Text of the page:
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When you’re gearing up to buy a house and you turn to lenders to sort out your finances, it’s easy to wonder: do they really get what I can afford? Sure, they’ll crunch numbers based on your income and expenses, but they don’t have the full picture of your spending habits. Only you know if your income can comfortably cover your lifestyle, including housing costs and all the extras like new furniture, appliances, and maintenance.

Now, let’s talk about the magic numbers lenders use. You might have heard of the 28/36 rule—it’s kind of like the golden ratio in the mortgage world. Basically, lenders typically cap your housing expenses at 28 percent of your gross monthly income, and your total debt load (including things like credit card payments and car loans) at 36 percent.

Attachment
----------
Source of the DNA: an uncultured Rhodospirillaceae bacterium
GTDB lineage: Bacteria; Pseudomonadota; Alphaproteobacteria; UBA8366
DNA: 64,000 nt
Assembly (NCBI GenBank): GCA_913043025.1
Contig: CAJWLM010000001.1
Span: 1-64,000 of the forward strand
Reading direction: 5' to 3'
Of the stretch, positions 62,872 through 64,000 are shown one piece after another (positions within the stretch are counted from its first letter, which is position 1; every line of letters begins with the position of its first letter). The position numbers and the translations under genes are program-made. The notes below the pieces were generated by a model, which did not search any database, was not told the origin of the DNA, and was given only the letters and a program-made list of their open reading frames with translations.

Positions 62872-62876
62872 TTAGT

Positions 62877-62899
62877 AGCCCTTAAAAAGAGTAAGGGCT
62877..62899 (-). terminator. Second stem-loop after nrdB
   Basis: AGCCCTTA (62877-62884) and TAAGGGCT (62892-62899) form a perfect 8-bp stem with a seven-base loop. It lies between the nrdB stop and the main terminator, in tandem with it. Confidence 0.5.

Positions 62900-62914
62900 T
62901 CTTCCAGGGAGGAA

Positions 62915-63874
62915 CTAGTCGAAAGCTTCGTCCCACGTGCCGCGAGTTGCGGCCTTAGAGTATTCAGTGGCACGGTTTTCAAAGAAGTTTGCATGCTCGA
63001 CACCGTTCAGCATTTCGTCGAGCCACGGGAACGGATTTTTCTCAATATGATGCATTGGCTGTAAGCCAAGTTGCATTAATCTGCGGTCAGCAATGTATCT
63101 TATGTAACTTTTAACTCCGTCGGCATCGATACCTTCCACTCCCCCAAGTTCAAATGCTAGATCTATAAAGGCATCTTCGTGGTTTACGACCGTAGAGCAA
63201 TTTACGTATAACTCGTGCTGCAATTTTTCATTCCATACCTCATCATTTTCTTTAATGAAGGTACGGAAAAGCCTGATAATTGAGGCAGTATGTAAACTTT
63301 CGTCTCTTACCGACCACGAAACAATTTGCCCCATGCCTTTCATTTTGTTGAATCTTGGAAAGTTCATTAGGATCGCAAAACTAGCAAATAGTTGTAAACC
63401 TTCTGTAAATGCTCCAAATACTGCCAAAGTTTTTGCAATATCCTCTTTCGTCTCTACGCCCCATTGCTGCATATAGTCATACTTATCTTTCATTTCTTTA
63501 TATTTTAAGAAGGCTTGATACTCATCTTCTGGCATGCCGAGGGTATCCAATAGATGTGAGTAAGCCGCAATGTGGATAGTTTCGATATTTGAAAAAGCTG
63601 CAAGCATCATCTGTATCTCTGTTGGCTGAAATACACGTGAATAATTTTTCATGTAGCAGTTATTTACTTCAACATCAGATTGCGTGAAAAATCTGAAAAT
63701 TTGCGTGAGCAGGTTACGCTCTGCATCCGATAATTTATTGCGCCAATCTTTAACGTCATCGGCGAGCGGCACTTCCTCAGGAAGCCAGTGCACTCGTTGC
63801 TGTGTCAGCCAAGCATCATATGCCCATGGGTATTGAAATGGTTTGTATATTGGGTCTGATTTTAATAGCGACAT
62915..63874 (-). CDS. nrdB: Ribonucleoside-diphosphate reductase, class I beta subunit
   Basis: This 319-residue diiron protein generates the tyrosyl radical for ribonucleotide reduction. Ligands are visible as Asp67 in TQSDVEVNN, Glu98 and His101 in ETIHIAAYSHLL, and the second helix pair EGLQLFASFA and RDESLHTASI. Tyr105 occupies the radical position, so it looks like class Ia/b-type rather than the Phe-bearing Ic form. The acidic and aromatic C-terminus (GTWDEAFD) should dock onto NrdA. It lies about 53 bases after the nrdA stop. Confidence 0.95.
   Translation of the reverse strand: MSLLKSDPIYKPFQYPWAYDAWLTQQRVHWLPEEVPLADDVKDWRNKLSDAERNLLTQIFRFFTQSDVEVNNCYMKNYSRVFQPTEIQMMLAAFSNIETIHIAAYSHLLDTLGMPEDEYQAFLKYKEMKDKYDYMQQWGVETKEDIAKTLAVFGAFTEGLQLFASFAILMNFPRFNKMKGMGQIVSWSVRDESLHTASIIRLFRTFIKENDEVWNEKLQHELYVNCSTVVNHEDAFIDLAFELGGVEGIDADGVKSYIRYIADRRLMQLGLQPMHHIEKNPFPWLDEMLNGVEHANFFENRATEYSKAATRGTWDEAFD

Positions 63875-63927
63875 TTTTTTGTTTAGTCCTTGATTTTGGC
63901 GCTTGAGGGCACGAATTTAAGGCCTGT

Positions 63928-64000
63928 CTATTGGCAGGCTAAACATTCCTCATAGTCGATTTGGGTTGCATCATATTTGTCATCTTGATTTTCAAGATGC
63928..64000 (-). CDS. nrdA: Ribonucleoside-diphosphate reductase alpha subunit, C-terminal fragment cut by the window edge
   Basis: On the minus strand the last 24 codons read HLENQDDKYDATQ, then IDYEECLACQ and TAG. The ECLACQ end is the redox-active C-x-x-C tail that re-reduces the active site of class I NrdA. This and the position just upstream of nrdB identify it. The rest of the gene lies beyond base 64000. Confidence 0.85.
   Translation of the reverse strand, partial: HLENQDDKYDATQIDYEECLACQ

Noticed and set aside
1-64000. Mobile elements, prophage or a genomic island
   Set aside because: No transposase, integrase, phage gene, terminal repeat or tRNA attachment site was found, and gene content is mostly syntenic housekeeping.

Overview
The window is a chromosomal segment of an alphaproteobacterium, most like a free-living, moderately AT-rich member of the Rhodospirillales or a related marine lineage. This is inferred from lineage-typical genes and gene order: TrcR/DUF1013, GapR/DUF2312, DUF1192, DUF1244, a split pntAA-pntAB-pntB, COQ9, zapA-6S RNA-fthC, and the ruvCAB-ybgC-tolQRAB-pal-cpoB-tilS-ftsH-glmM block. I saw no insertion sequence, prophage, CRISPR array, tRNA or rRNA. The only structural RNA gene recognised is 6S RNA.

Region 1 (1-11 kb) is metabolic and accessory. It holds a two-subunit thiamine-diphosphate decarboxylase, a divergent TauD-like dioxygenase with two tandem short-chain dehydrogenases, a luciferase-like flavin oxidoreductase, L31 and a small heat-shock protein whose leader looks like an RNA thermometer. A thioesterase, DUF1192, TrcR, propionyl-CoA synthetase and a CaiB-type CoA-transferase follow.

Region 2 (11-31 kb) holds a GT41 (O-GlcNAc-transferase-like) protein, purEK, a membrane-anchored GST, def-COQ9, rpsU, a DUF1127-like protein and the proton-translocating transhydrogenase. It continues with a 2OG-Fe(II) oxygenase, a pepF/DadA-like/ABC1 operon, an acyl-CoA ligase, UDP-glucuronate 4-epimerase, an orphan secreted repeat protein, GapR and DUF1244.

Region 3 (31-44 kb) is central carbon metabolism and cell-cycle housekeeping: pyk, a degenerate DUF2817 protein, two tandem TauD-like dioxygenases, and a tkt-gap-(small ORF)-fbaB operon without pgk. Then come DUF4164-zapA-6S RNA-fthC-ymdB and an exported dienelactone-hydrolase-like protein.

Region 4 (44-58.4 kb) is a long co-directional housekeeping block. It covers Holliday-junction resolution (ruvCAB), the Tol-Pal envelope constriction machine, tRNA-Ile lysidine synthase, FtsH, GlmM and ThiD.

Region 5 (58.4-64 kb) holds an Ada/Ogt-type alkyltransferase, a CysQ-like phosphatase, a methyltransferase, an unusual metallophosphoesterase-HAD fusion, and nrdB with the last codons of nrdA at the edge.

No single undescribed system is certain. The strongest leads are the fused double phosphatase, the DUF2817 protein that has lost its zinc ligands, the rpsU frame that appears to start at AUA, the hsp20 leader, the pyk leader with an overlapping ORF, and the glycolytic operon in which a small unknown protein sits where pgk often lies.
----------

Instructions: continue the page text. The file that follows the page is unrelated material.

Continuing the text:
Up in Canada, they’ve got a similar setup. Buyers can usually borrow up to 32 percent of their gross monthly income, with a total debt load not exceeding 40 percent.

But here’s the kicker: with interest rates on the rise, lenders are starting to loosen the reins a bit. Some are willing to stretch that housing loan to as much as 50 percent of your gross monthly income. Sounds tempting, right? But before you jump on board, take a step back and really think about whether you can handle it in the long run.

It all comes down to knowing your spending habits inside and out. Are there areas where you can tighten the purse strings to make room for that mortgage? After all, it’s not just about keeping a roof over your head—it’s about having peace of mind and keeping your home in tip-top shape. So do some soul-searching, evaluate your finances, and make sure you’re setting yourself up for success. Your future self will thank you!